From Los Angeles to New York, and in San Diego, Chicago and Houston,
officials met to discuss Wednesday's unanimous ruling that could make it
harder for officers to quickly find incriminating evidence. The ruling
prohibits law enforcement from searching an arrestee's cellphone without
a warrant unless a person's safety or life may be in danger.
Because cellphone technology has so rapidly advanced over the last
decade, more information than ever before -- including personal
documents, photos and emails -- is now stored on these devices. For
investigators, they can be a treasure trove of suspects' pictures with
fellow gang members, not to mention text messages and call records that
help police find accomplices or victims.
Few, if any, in law enforcement circles were surprised by the high
court's ruling, and they said many cautious investigators were already
getting warrants to ensure evidence doesn't get tossed out of trials.
But they also universally acknowledged that it would make their jobs
more difficult, especially for the rank-and-file patrol officer.
"It's going to be more cumbersome, it's going to take more work, it's
going to take more time," said Los Angeles County sheriff's Lt. Kent
Wegener, of the Major Crimes Bureau. Wegener said his investigators
routinely seek search warrants for their cases.
In Houston, prosecutors were already treating cellphones as personal
property with privacy rights and advising police officers that if they
weren't given permission, they'd need a search warrant to access the devices, said Bill Exley, a prosecutor in the Harris County district attorney's office.
The Constitution's Fourth Amendment requires police generally to have
a judge sign a warrant that's based on "probable cause," or evidence
that a crime has been committed. But cellphones have been treated like
any other item in an arrestee's possession, meaning they could be
examined to ensure the officer's safety and prevent the destruction of
The Supreme Court's decision examined two cases that arose after
arrests in San Diego and Boston. In San Diego, police found indications
of gang membership when they looked through a defendant's smartphone,
and prosecutors used video and photographs from the phone to persuade a
jury to convict him of attempted murder and other charges. In Boston,
police used the call log on an arrested man's flip phone to lead them to
his home, where they found drugs, a gun and ammunition.
Thousands of pending court cases could be altered or dropped because
of what would now be considered illegally obtained evidence as a result
of the decision, said Oregon defense attorney Bronson James, who
authored an amicus brief for the plaintiffs. Whether that'll happen is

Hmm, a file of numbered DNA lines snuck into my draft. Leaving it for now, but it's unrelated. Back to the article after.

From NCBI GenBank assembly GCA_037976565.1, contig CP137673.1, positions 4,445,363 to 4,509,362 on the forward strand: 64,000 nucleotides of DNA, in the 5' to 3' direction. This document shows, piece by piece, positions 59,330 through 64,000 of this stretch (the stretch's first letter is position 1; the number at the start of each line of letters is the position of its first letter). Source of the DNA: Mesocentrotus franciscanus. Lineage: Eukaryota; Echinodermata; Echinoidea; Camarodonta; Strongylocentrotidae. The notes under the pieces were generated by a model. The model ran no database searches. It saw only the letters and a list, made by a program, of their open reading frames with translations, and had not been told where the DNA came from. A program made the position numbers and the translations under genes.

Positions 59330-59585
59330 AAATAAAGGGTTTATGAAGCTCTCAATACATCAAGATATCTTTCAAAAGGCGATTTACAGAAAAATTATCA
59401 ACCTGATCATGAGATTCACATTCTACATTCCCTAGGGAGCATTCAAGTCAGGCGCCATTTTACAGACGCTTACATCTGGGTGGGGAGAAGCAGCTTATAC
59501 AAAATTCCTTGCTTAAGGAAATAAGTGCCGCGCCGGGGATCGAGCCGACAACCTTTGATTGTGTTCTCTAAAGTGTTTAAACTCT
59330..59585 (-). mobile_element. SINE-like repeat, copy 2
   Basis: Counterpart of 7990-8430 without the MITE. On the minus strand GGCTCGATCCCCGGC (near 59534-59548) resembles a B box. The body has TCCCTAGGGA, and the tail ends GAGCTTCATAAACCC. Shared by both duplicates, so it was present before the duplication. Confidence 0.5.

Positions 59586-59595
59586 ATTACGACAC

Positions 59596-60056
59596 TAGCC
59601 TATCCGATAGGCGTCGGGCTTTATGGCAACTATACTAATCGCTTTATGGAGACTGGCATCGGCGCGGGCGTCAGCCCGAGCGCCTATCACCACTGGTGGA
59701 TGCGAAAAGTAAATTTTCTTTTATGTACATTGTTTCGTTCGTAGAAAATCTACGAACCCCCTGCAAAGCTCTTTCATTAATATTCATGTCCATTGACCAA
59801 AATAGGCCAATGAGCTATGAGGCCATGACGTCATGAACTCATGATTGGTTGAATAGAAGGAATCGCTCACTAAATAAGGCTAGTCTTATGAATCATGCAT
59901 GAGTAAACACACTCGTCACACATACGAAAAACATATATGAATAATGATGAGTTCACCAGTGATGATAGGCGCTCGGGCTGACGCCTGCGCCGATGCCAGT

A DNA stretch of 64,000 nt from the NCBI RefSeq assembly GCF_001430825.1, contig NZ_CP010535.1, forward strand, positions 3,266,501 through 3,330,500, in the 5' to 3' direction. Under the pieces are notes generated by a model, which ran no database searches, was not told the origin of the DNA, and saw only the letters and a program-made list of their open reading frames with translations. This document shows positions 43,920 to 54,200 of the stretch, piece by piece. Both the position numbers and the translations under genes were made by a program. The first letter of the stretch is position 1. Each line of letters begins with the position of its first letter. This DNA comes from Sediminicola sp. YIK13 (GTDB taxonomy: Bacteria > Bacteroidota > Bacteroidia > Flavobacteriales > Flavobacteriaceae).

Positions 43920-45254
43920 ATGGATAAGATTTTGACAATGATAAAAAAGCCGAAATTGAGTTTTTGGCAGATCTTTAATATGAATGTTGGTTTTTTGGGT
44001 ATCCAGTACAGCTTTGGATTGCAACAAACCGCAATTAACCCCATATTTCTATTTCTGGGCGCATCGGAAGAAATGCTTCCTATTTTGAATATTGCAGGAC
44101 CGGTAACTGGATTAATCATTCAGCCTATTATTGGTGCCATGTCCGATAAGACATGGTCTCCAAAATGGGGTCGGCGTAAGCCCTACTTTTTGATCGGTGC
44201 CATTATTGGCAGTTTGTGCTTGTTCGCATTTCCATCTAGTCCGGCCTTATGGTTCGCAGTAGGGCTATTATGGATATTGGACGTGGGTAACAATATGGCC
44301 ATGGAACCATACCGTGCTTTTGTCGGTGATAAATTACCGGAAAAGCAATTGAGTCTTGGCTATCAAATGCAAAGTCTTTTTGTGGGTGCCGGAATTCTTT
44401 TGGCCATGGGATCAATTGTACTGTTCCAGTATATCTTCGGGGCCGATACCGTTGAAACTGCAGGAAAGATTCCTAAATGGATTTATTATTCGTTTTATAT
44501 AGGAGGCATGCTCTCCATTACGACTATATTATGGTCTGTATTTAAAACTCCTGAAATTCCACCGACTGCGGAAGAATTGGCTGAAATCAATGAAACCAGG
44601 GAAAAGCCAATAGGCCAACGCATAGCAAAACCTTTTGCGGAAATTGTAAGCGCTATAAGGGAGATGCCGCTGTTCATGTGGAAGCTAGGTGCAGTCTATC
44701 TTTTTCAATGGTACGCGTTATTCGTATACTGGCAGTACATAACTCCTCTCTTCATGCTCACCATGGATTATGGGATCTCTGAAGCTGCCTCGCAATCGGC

unclear, and prosecutors are working to limit the case's retroactive
The ruling may also ultimately challenge law enforcement's use of
other technology, James said, such as the U.S. government's bulk data
collection or the "Stingray," a device that sweeps up cellphone data in a
It can take anywhere from a few hours for a judge to sign off on a state search warrant to a few days for a federal one.
Though the ruling provides leeway for situations where a person's
safety or life is in danger, authorities have concerns about whether
information or opportunities might be missed. The San Diego County
district attorney's office has had conversations with law enforcement on
how to expedite search warrant requests when only a couple judges might be on call at night or over the weekend.
San Diego County's chief deputy district attorney, Summer Stephan,
said human traffickers often run their businesses from their cellphones,
arranging prices and schedules for girls and customers by text message.
Though the ruling allows for emergency situations, "sometimes you
don't know if you have that until you look," Stephan said. "You don't
know if the girl you were already able to rescue is the only girl until
you look at the phone and see if there's communication with another
The decision addresses worries that information may be erased
remotely, allowing police to seize the cellphone and turn it off or
remove its battery. Police can also place it in a special bag to isolate
it from radio waves.
Many departments, including Michigan State Police, are already giving
those bags to officers, said Douglas Godfrey, a former Kings County,
New York, prosecutor. But the bags aren't necessarily distributed widely
to patrol officers or in great supply. Such new measures would require a
financial investment and training.
"It certainly is true that if the police are just allowed to rummage
through the cellphone of any arrestee without a warrant they can find
all kinds of things that might be helpful," said David Sklansky, a UC
Berkeley law professor who's written on Fourth Amendment issues. "The
court recognizes that, but the court says that privacy is not costless.
Sometimes honoring the Constitution means that law enforcement does not
have advantages that it otherwise would have."